Objectives: We aimed to examine longitudinal changes in left ventricular (LV) structure and function and evaluate factors associated with LV remodelling in children on chronic haemodialysis. Methods: Retrospective longitudinal study including all children from the start of chronic haemodialysis with two or more m-mode 2D echocardiograms and tissue Doppler studies. Left ventricular mass (LVM) in g/m2.7, geometry and LV function were compared at baseline (dialysis start) with follow-up studies at least 6 months following commencement. Left ventricular hypertrophy (LVH) was defined if greater than 95th percentile as per age-specific centiles. We also defined LVH as indexed LV mass index (LVMI) > 51 g/m2.7 and using LV mass-for-height z-scores greater than the 95th percentile. Biochemical data, interdialytic weight change and blood pressure level were assessed for their association with change in indexed LVM. Results: Twenty-three of the 32 children < 18 years were included (n = 5, < 5 years) with last follow-up study performed following dialysis after a median (IQR) of 21 (10–34) months. The prevalence of LVH reduced significantly (69.6%, (n = 16/23) vs. 39.1% (n = 9/23), P = 0.002); LV geometry improved (13% concentric and 56.5% eccentric vs. 8.7% and 17.4% respectively) with mean ± SD reduction in indexed LVM (50.8 ± 23.1 g/m2.7 vs. 38.6 ± 14.7 g/m2.7, P = 0.002) and LV mass-for-height z-scores (0.67 ± 1.66 vs. − 0.46 ± 1.88, P = 0.002) from baseline to last follow-up respectively. There was no change in systolic function (LV fractional shortening, 37% vs. 38%, P = 0.39) and diastolic function (mean E/E′ 10.8 vs. 9.0, P = 0.09). Multiple regression analysis identified improved systolic BP control (β = 0.41, P = 0.04) as an independent predictor for change in indexed LVM. Conclusions: LV structure and function can improve in children despite long-term chronic intermittent haemodialysis. Cardiovascular health in this population does not always deteriorate but can be stabilised and indeed improved with optimal blood pressure management.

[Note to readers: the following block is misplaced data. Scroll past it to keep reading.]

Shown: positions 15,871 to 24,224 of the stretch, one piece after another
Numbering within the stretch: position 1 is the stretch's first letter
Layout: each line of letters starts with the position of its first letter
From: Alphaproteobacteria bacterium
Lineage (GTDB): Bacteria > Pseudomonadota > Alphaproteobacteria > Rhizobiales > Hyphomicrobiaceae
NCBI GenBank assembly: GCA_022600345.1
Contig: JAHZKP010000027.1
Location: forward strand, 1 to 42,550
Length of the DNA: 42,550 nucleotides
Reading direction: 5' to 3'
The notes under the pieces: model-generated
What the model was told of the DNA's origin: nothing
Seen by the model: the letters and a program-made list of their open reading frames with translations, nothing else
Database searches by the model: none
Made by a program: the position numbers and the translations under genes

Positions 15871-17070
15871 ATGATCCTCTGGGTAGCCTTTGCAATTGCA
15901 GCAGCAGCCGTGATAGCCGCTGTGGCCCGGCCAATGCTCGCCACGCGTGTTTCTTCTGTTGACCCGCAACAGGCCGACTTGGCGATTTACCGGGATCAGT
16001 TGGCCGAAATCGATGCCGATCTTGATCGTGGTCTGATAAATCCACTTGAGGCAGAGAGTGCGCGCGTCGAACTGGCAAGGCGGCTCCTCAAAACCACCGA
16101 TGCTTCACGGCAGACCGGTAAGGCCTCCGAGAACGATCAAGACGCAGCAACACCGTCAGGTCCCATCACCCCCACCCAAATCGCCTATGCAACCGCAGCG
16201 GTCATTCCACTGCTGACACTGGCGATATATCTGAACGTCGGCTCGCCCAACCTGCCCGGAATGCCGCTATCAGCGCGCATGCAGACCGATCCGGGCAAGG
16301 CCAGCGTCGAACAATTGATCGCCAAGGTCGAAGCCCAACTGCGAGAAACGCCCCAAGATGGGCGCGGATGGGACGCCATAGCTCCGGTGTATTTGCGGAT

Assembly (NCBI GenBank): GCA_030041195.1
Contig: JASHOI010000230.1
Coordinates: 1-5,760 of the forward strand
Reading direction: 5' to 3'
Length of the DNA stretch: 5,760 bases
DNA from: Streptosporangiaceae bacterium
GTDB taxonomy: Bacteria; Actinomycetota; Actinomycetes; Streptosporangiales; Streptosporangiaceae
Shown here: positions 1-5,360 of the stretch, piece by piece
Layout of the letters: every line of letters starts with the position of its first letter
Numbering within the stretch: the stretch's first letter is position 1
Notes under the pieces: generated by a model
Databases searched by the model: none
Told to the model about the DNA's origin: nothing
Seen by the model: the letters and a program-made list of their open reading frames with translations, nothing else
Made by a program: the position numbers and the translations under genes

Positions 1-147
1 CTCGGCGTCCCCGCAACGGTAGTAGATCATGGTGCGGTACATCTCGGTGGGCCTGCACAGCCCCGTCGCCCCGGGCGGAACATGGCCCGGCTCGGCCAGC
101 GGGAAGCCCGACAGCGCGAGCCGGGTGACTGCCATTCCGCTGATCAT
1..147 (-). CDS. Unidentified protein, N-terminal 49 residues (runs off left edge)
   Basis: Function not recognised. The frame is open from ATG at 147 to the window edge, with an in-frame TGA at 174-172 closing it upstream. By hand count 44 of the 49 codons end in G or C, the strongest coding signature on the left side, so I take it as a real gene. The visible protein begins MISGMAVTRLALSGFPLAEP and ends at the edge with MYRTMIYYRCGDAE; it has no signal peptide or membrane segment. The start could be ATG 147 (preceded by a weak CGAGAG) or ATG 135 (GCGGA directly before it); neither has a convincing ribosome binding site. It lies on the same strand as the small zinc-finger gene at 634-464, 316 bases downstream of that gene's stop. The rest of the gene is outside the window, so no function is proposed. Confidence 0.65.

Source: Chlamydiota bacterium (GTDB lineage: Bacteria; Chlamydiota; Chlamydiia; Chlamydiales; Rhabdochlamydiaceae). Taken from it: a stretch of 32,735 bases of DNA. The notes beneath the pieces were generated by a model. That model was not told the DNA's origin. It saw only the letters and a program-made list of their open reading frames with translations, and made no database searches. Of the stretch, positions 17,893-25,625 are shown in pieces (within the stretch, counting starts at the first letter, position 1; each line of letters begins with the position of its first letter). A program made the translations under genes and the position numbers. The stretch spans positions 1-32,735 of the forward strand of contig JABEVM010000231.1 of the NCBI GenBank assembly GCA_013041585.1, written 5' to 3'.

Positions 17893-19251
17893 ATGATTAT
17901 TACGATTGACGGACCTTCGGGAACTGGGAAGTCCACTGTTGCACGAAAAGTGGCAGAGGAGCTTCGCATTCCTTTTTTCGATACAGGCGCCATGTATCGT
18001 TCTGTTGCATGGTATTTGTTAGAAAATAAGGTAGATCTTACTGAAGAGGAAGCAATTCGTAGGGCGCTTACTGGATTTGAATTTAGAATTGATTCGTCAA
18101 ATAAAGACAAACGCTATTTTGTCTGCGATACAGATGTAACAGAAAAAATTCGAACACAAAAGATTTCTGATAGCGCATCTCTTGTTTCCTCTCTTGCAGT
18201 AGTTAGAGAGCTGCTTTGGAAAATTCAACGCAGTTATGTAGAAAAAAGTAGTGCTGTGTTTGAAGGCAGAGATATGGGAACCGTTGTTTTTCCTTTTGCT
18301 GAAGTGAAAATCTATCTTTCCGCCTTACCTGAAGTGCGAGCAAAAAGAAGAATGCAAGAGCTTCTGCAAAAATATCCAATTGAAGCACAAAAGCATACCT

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© 2019, IPNA.
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